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Article date - 18 January 2021
St Helens Borough Council is backing the Let’s Get Talking campaign through it’s OK2ASK suicide prevention campaign. Let’s Get Talking encourages people who may be struggling to have a chat with someone they trust. And today, Monday 18th January is recognised as Blue Monday when people may feel low so OK2ASK is using it as an opportunity to chat to others about how we are feeling over a brew.
The pandemic has affected everyone, but it is thought that some groups such as young people, people who have been furloughed and key workers, as well as those who are vulnerable and isolated, may be particularly struggling with poor mental health.
Let’s Get Talking is a campaign from CHAMPS public health collaborative of directors of public health across Merseyside and Cheshire.
The campaign asks those who may know someone who is vulnerable or isolated to reach out to them. For those who do not have someone to speak to or who need extra support, the campaign includes signposting to key organisations that can help.
The campaign links to the ‘Kind to Your Mind’ campaign website which offers signposting to local services and various mental wellbeing resources including podcasts, information and free online CBT counselling.
Councillor Anthony Burns, Cabinet Member for Wellbeing, Culture and Heritage, said: “It’s vital for our mental wellbeing that we keep talking openly about how we feel and our OK2ASK campaign is all about breaking down the stigma and removing the fear of talking to someone about how you feel. I know that there are plenty of men who wouldn’t dream of doing this normally so please use the Brew Monday as an opportunity to check in with dads, brothers, sons or mates in particular to see how they are doing.
“Blue Monday is always seen as one of the hardest days of the year, and with lockdown and the stresses this brings it’s all the more important we turn the focus to something we can all do to recognise the struggles many are facing. So we recommend that we turn Blue Monday to Brew Monday, take time out with a cuppa to chat to someone who might need that chat now more than ever.”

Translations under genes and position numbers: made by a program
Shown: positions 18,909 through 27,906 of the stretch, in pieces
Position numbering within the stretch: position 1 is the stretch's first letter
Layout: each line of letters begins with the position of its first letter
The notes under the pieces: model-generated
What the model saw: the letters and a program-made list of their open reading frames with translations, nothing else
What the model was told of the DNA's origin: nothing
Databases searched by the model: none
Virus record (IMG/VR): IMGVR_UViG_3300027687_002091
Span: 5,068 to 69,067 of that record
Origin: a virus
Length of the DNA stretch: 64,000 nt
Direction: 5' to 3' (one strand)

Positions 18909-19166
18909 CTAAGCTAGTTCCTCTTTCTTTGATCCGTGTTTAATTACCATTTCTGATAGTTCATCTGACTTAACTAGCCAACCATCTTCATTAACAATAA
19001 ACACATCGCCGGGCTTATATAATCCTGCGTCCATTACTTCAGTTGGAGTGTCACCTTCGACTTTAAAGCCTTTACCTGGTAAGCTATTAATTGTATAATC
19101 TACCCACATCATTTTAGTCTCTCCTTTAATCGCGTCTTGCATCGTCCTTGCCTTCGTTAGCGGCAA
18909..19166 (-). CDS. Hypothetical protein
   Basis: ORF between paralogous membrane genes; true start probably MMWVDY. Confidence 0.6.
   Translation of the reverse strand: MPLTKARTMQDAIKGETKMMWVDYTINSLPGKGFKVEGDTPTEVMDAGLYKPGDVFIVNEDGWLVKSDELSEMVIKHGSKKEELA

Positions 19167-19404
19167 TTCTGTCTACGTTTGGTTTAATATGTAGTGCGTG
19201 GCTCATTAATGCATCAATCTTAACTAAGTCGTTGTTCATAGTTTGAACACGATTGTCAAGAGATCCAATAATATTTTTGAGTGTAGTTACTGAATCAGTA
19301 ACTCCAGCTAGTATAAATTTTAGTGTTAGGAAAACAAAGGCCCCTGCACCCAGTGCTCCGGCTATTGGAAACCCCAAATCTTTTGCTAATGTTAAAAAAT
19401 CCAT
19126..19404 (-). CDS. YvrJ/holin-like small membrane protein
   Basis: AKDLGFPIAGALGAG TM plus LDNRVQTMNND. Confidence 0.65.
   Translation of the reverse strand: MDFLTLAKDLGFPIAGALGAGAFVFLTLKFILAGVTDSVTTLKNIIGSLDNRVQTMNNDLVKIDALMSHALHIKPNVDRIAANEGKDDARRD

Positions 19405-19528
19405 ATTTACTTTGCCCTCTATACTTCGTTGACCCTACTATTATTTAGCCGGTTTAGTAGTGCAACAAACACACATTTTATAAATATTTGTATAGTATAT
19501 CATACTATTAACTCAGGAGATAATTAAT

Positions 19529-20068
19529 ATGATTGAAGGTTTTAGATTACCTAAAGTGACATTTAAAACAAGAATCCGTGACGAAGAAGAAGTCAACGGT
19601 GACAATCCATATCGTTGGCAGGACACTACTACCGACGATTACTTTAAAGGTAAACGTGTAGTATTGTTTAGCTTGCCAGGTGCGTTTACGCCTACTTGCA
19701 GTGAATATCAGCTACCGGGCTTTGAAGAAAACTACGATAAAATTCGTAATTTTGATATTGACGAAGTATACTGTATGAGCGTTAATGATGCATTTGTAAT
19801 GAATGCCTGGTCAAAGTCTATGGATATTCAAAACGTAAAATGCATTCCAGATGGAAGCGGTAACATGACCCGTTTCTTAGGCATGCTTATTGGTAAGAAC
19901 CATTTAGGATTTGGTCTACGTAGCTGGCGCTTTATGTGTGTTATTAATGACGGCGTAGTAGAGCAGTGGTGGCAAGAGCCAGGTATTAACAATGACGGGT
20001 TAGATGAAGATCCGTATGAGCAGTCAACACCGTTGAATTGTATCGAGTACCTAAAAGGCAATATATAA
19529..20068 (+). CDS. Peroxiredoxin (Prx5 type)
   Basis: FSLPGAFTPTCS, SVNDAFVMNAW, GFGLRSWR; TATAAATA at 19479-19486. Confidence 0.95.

Sue Forster, Director of Public Health, added: “With the coronavirus pandemic continuing to affect our everyday lives, some people will be struggling with feelings of anxiety and stress. If this is you, it is important to know that you are not alone and to reach out to someone close to you to talk through how you are feeling. The ‘Let’s keep talking’ campaign is a great reminder to do this, and to let you know that if you need it, extra help is at hand.
“Through the Kind to Your Mind website you will find mental wellbeing resources and information about services in your local area who can help you with whatever you are struggling with.”
Danny Sculthorpe, Ex-professional rugby player and State of Mind mental health champion who is supporting the campaign said:
“From my own experience, I know it can be hard to choose to talk to someone when you are struggling with your mental health, but it is so important that you do. Sharing what you are going through can help to reduce the burden. ‘Let’s keep talking’ is an important message at the best of times, but now more than ever before. I am pleased to support this campaign and help to get the message out there.”
For information on organisations and services that can help if you are struggling with your mental health, visit the Kind to Your Mind website www.kindtoyourmind.org